Daniela Bronzy



My name is Reilly DeVie. Friendships are often difficult to define. My friendship with the late Daniela Bronzy, for whom I am writing, was an unlikely bond. We met while purchasing art supplies at the now defunct art store, Boise Blue in downtown Boise, ID and maintained a friendship of sorts through handwritten letters and postcards and the occasional personal visit. Upon her death, after sorting through and organizing her modest assortment of belongings, several unknown and unread manuscripts and short stories along with a handful of illustrated children’s books in various stages of completion, were uncovered and read for the first time.

Writer’s bio

Ms. Bronzy, born Dee Collier, was a coal miner’s daughter growing up in Dunbar, West Virginia. At a 4th of July fireworks show along the river in London, West Virginia, she met her future husband Ernest Bronzy who took his new wife, on the same day of her 18th birthday, across the country to try life in the west where he had secured a job with Boise Cascade. That cross-country trip bonded the two for the short life they would share together and was a constant staple of conversation until Ernie’s accidental death while harvesting trees in Montana.

Ernie had bought her a piece of land and built her a house where she would spend the next 44 years widowed and alone. Up until her tragic car accident that left both her legs, as she called them ‘useless noodles’ she was a devout member of the Catholic Church and somehow maintained her faith even after all the tragedy in her life. She was visited often by the traveling Father Simon who would check in on her for ‘Homily Thursdays’ where she would cook the two of them dinner and he would practice Sunday’s homily to be given in some church in need of a traveling priest, and she would offer her words of encouragement and occasional criticism. While she rarely ventured away from her house, she found friendships in the oddest places. Sidewalks, grocery checkout lines, parades and art stores. Those same people brought her groceries, brought her art supplies or firewood, and sometimes became the occasional short-term house guest.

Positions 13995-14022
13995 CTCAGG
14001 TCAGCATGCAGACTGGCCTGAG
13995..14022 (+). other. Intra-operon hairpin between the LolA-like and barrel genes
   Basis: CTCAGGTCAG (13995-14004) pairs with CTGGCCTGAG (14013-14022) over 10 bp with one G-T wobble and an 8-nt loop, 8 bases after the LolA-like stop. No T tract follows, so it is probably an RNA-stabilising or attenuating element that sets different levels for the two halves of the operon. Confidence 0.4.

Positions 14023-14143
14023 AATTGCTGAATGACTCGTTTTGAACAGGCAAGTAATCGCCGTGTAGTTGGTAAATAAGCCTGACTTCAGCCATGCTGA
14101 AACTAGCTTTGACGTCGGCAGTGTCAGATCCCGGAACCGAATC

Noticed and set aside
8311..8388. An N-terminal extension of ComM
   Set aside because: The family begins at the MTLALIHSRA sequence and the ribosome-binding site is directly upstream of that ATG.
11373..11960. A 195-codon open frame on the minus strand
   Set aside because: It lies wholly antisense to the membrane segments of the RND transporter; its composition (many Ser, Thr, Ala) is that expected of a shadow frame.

What her friends didn’t know, Ms. Bronzy was pursuing an interest in writing historical and religious thrillers along with poignant tales for children. During her life, she wrote three complete manuscripts whose characters interact and weave between the trio in a saga she called ‘Folklore Anthropology’, as well as also penned and illustrated several Caldecott hopeful children books in various degrees of completion.

She also reimagined the idea of what a book could be. In her modest library collection, it included several science fiction thrillers from the early 20th century writers, complete with illustrations, that introduced the world to never before seen or imagined ideas and gadgetry: driverless cars, rockets to the moon, holograms and television, lasers and submarines, helicopters and mobile phones.

In her own novels and children’s books, Ms. Bronzy make’s real her own imagined ideas. Some good, some remain undecided, creating a new classification of novel designed around the notion of introducing and selling previously imagined products. I have been named the executor of her estate and granted the task of bringing her ideas to life. Available on this site are a few that are introduced in her first released novel, ‘The Ossuary’s Paladin’ which include, The BloWish, Sunset Arches, Whistle-pig Ammo and the Ida-Hoe, all original ideas developed, introduced and made integral in the telling of her story.

In her own novels and children’s books, Ms. Bronzy make’s real her own imagined ideas. Some good, some remain undecided, creating a new classification of novel designed around the notion of introducing and selling previously imagined products. I have been named the executor of her estate and granted the task of bringing her ideas to life. Available on this site are a few that are introduced in her first released novel, ‘The Ossuary’s Paladin’ which include, The BloWish, Sunset Arches, Whistle-pig Ammo and the Ida-Hoe, all original ideas developed, introduced and made integral in the telling of her story.


I have become a real fan of her novels and only wish she were still around to discuss her characters and plots and inner torments that lead her to write such thrilling and divisive tales. Please take advantage of the free content available on the site to familiarize yourself with her writing and ideas. And stay tuned for the release of her second novel, ‘761.207’s as well as the first illustrated children’s book “Put on Your Shoes” available on this site and bookstores across the country.

Visit Her Obituary